This approach uses two complementary strategies. The first relies on tests to target social distancing more precisely. The second relies on protective equipment that prevents the transmission of the virus. Adopting these strategies will require a massive increase in our capacity for coronavirus testing and a surge in the production of personal protective equipment.

The best economists in the world are saying:  For the economy to recover, the government needs to manage the public health crisis of COVID-19. 

Public health crisis – that means the government is involved.  More than involved, the government must lead.  Government needs to work, and work well.  If we don’t solve the public health crisis, we go into economic depression.  The less well the government works, the more all of us suffer.

Which brings us back to Ronald Reagan.  In COVID-19, is the government really the problem?  Do we want it to be the problem?  Will blaming the government get us out of this mess?

More fundamentally, is the statement “Government will not solve our problems … government is the problem” a Biblical idea? 

A plain reading of scripture says, emphatically, NO.  Ronald Reagan was wrong.

Try to tell Joshua that government is the problem (and let the people starve.)  Tell Daniel the Prophet that government is the problem.  He governed so well that he earned himself a trip to the Lion’s Den.  (See Daniel 6:3).  It was wasn’t his Jewishness that tripped him up, it was his competency. 

Try to tell Moses that government is the problem.  He was the government.  And to not wear himself out he appointed government officials (Ex. 18:25) and he wrote all it all down (Leviticus / Deuteronomy).  The idea that government is the problem would be incomprehensible to him.

For some strange reason, Paul, under the authority of Holy Spirit, felt it was necessary to appeal to the evil Emperor Nero (Acts 25) and witness to provincial government officials along the way (Acts 26).  If Paul thought government was the problem, why did he teach in Romans 13 that we are to obey the governing authorities, and pay their taxes, which gobbled up as much as 60% of all production?

If anyone would have reason to believe that government was the problem, that would certainly be Paul, Peter, and Jesus.  Yet Peter wrote that civil authorities should be obeyed (1 Peter 2), and Jesus said to give to Caesar what is Caesar’s (Mark 12:17).   It would be easy to argue that government was indeed the problem when Jesus, Paul, and Peter were alive, but they didn’t try to tear it down or minimize it.

In fact, if you were looking in the Bible for any places that talk about a minimal government, what would be Judges 17:6:  In those days there was no king in Israel. Everyone did what was right in his own eyes.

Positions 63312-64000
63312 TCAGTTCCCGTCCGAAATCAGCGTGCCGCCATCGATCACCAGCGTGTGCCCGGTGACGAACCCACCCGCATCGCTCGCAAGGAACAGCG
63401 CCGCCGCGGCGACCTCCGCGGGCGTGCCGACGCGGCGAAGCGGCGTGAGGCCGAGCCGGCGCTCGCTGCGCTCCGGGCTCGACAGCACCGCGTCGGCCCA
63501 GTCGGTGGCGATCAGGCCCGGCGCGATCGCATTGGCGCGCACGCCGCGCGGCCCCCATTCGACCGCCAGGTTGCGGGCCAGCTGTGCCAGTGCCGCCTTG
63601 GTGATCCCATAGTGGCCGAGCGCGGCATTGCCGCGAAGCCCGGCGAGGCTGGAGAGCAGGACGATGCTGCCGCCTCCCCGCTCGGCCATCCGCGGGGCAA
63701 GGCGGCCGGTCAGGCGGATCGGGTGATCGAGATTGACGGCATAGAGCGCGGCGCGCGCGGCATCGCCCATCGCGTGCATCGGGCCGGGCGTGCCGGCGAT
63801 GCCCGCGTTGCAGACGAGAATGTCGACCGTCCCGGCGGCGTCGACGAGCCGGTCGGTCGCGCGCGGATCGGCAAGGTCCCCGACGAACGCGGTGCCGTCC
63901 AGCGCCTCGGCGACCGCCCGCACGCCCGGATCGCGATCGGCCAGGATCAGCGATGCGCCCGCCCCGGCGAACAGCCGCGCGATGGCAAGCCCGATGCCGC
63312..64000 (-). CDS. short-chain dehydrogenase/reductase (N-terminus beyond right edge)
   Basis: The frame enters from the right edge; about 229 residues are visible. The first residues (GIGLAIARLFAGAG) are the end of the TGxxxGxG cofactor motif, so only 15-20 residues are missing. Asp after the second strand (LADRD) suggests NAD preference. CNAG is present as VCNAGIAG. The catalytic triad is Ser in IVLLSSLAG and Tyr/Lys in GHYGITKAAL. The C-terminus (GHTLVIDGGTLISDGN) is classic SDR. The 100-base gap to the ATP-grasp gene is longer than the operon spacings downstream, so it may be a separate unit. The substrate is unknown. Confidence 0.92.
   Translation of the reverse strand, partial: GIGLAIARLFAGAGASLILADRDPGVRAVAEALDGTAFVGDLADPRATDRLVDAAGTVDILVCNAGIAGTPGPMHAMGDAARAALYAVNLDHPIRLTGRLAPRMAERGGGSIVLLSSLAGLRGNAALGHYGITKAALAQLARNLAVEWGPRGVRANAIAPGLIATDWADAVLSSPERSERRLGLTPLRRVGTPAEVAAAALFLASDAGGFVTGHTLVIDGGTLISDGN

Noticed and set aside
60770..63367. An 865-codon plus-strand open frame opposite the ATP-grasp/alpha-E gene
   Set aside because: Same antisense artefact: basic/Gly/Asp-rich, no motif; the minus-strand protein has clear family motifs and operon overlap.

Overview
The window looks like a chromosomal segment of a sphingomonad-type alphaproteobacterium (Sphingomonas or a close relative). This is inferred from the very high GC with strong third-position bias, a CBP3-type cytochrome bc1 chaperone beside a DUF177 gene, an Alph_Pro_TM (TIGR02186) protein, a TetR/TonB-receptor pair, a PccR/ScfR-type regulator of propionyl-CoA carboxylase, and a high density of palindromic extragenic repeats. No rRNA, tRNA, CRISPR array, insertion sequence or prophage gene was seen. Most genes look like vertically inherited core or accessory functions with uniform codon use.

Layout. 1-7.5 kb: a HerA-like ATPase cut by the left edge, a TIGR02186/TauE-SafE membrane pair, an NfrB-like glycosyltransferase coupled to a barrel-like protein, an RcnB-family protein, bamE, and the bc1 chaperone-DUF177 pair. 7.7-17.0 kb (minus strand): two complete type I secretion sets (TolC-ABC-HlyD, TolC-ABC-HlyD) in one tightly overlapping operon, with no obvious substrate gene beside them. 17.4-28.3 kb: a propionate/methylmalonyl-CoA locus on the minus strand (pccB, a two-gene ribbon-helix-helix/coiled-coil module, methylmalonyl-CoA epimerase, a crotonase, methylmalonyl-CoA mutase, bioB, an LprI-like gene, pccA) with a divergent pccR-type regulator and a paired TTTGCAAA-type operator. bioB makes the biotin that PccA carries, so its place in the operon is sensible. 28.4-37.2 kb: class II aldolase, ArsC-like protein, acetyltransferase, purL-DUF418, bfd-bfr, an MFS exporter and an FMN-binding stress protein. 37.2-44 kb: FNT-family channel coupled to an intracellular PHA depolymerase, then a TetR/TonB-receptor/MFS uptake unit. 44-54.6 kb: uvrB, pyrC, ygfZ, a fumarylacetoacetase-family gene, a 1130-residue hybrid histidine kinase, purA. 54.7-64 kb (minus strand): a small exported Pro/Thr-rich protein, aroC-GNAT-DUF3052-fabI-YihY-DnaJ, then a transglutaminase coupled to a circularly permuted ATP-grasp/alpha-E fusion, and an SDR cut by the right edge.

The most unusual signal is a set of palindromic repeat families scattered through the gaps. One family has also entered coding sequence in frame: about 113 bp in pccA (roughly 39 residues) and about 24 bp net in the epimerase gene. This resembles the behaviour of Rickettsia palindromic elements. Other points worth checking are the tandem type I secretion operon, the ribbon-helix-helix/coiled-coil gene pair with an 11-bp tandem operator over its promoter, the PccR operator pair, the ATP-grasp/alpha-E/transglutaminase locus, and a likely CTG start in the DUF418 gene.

The bottom line is that we need government to work, and that is a very biblical idea.  As we analyze our own thinking about how governing officials are dealing with COVID-19, we need to start with the very Biblical idea that government can and should be something good.

Now more than ever.

Monday, June 1, 2020

Wisdom for Our Present Moment

Ladies and Gentlemen,
I'm only going to talk to you just for a minute or so this evening, because I have some -- some very sad news for all of you -- Could you lower those signs, please? -- I have some very sad news for all of you, and, I think, sad news for all of our fellow citizens, and people who love peace all over the world; and that is that Martin Luther King was shot and was killed tonight in Memphis, Tennessee.
Martin Luther King dedicated his life to love and to justice between fellow human beings. He died in the cause of that effort. In this difficult day, in this difficult time for the United States, it's perhaps well to ask what kind of a nation we are and what direction we want to move in. For those of you who are black -- considering the evidence evidently is that there were white people who were responsible -- you can be filled with bitterness, and with hatred, and a desire for revenge.
We can move in that direction as a country, in greater polarization -- black people amongst blacks, and white amongst whites, filled with hatred toward one another. Or we can make an effort, as Martin Luther King did, to understand, and to comprehend, and replace that violence, that stain of bloodshed that has spread across our land, with an effort to understand, compassion, and love.
For those of you who are black and are tempted to fill with -- be filled with hatred and mistrust of the injustice of such an act, against all white people, I would only say that I can also feel in my own heart the same kind of feeling. I had a member of my family killed, but he was killed by a white man.
But we have to make an effort in the United States. We have to make an effort to understand, to get beyond, or go beyond these rather difficult times.
My favorite poem, my -- my favorite poet was Aeschylus. And he once wrote:
Even in our sleep, pain which cannot forget falls drop by drop upon the heart, until, in our own despair, against our will, comes wisdom through the awful grace of God.
What we need in the United States is not division; what we need in the United States is not hatred; what we need in the United States is not violence and lawlessness, but is love, and wisdom, and compassion toward one another, and a feeling of justice toward those who still suffer within our country, whether they be white or whether they be black.
So I ask you tonight to return home, to say a prayer for the family of Martin Luther King -- yeah, it's true -- but more importantly to say a prayer for our own country, which all of us love -- a prayer for understanding and that compassion of which I spoke.
We can do well in this country. We will have difficult times. We've had difficult times in the past, but we -- and we will have difficult times in the future. It is not the end of violence; it is not the end of lawlessness; and it's not the end of disorder.